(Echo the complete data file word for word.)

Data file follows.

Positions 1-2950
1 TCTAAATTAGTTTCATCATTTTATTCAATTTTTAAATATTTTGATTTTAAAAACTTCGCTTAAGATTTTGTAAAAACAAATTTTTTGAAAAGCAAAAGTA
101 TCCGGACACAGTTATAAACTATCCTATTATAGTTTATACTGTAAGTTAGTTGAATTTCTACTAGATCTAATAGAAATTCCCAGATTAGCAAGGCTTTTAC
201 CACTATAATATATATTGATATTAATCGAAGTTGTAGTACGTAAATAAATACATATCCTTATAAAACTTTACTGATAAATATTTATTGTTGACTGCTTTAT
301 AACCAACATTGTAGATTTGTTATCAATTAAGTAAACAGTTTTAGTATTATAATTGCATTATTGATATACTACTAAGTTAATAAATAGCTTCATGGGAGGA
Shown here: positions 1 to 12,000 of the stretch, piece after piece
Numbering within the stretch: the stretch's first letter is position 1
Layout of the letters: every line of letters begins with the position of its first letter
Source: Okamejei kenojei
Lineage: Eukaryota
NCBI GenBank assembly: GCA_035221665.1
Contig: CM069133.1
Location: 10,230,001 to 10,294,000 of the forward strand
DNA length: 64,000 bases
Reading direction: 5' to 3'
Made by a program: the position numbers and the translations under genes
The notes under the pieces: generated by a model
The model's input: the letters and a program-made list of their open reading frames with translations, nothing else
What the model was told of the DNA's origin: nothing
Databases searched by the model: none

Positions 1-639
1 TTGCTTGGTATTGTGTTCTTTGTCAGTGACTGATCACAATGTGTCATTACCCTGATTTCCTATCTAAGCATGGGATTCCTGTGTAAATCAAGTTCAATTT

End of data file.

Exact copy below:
Positions 1-2950
1 TCTAAATTAGTTTCATCATTTTATTCAATTTTTAAATATTTTGATTTTAAAAACTTCGCTTAAGATTTTGTAAAAACAAATTTTTTGAAAAGCAAAAGTA
101 TCCGGACACAGTTATAAACTATCCTATTATAGTTTATACTGTAAGTTAGTTGAATTTCTACTAGATCTAATAGAAATTCCCAGATTAGCAAGGCTTTTAC
201 CACTATAATATATATTGATATTAATCGAAGTTGTAGTACGTAAATAAATACATATCCTTATAAAACTTTACTGATAAATATTTATTGTTGACTGCTTTAT
301 AACCAACATTGTAGATTTGTTATCAATTAAGTAAACAGTTTTAGTATTATAATTGCATTATTGATATACTACTAAGTTAATAAATAGCTTCATGGGAGGA
Shown here: positions 1 to 12,000 of the stretch, piece after piece
Numbering within the stretch: the stretch's first letter is position 1
Layout of the letters: every line of letters begins with the position of its first letter
Source: Okamejei kenojei
Lineage: Eukaryota
NCBI GenBank assembly: GCA_035221665.1
Contig: CM069133.1
Location: 10,230,001 to 10,294,000 of the forward strand
DNA length: 64,000 bases
Reading direction: 5' to 3'
Made by a program: the position numbers and the translations under genes
The notes under the pieces: generated by a model
The model's input: the letters and a program-made list of their open reading frames with translations, nothing else
What the model was told of the DNA's origin: nothing
Databases searched by the model: none

Positions 1-639
1 TTGCTTGGTATTGTGTTCTTTGTCAGTGACTGATCACAATGTGTCATTACCCTGATTTCCTATCTAAGCATGGGATTCCTGTGTAAATCAAGTTCAATTT